All Images taken with the Canon 6D using a 12mm to 24mm Tokina lens (at 20mm) at F18 with a 25 second shutter.
Saturday, October 25, 2014
Sunday, October 19, 2014
Since I first purchased my Canon 6D, I've been curious about double exposures. I always thought that they were difficult to create. And truthfully, I've only slightly moved from that opinion. This is because I've learned a few things about how they are created. For instance, I now know that they can be created in camera and with software. This is useful because it allows me to see what works and what does work, without creating monstrosities in camera. Photoshop is an excellent learning tool that has giving me the confidence to dedicate future shoots strictly to doing double exposures. What software allows in a chance to see how low and high contract images blend in a non-destructive environment. So now I know that silhouettes are probably the best images to double expose. I've also learned that the best background images have consistent themes that are relatively simple.
As I learn more doing digital double exposures, I will incorporate that knowledge into in camera shooting. And, I'm looking forward to the learning process.
Sunday, August 31, 2014
I had the opportunity to visit Hudson River Park in New York City today. It offers terrific views of the city. After a fruitful daytime visit, I look forward to visiting the park for a night shoot. As it was, this location provided the perfect opportunity to show how telephoto lenses compress the image. While wide angle lenses makes the background seem further away. The first picture was taken with a 24 to 105mm lens at 24mm's and the second was taken at 8mm. Despite both of these lenses being relatively wide you can see way more compression in the first image. So, if you want to make the background seem far from the foreground or you want to show more of the background, use a wider lens. If you want to unclutter the background as to drawl more attention to the foreground use a longer lens. This is even more pronounced in the 3rd and 4th images. The 3rd was shot at 35mm's and the 4th at 8mm's. The 1st and 2nd images were taken from the same spot and the 3rd and 4th were taken from the same spot. I hope if nothing you enjoy the images. The 1st and 3rd images are featured in my fine art store. They can be purchased here.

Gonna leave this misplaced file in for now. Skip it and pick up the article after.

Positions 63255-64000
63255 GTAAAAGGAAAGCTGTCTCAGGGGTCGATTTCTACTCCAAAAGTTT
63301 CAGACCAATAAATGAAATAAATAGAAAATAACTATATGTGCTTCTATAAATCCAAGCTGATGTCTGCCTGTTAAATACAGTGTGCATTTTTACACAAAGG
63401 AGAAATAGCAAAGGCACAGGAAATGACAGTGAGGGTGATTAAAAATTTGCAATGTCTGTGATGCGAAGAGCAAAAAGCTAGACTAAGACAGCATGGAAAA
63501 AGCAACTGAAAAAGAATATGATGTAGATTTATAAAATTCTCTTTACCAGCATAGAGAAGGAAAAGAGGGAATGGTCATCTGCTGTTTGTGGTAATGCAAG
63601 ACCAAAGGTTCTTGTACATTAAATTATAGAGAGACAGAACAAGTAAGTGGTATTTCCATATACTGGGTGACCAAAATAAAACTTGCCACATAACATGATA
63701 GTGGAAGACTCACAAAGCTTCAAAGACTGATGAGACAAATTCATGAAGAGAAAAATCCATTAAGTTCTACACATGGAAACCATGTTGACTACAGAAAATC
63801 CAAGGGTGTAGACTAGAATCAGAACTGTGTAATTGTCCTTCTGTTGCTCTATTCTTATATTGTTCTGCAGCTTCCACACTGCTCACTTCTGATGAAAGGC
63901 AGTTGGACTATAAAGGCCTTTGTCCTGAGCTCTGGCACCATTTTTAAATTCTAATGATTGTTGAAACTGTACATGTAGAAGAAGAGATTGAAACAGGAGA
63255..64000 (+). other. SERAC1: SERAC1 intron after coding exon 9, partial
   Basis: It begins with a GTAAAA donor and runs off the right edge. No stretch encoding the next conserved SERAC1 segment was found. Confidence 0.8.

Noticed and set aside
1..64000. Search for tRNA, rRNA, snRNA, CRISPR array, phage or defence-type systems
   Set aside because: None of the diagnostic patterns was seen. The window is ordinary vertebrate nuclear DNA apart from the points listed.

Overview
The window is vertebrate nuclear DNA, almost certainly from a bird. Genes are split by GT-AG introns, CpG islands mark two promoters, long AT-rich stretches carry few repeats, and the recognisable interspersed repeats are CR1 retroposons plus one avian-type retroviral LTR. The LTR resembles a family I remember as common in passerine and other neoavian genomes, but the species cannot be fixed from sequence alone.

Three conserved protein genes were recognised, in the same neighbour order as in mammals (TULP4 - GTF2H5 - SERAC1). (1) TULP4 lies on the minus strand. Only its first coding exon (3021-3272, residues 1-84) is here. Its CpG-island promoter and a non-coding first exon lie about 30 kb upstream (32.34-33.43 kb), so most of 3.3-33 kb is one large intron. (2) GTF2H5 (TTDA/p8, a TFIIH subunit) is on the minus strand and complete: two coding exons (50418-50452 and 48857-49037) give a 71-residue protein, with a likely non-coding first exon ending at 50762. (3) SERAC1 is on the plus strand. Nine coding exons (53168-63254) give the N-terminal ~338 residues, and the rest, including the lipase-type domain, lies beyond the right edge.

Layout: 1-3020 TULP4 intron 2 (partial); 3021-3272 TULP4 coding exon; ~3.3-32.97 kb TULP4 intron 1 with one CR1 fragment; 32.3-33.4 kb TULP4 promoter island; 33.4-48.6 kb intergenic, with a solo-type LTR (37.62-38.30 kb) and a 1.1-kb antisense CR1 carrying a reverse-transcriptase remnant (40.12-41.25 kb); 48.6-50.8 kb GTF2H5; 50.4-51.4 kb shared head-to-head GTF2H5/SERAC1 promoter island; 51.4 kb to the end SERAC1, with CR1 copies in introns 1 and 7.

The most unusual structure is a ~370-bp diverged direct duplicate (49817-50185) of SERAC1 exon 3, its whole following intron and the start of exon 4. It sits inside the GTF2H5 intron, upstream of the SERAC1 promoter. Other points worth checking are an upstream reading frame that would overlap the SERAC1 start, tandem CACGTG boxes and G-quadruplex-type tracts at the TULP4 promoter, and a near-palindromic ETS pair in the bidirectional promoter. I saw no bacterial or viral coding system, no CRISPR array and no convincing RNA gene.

For a more technical explanation on compression or the effects of perspective distortion, check out the following link: http://en.wikipedia.org/wiki/Perspective_distortion_(photography)
Wednesday, August 27, 2014
I took a trip to Longwood Gardens. Personally I think it's a magical place, especially if you love to photograph flowers. Although it was a rainy day, I was still able to enjoy a great deal of the flora. The conservatory there is filled with various types of plant life as well as other attractions.
Here are a few of the shots I took.
Here are a few of the shots I took.
I was very fortunate to capture these images. I used the Canon 6D with the 70mm to 200mm Canon 4f L series lens. The images were lit using two alien bees strobes and the occasional Yongnuo speedlight.I used a 60 inch octagonal as the key light. and a 16 inch softbox on the background during high key shots. For low key shots I used the same setup. But, I moved the softbox around and decreased the power by a stop.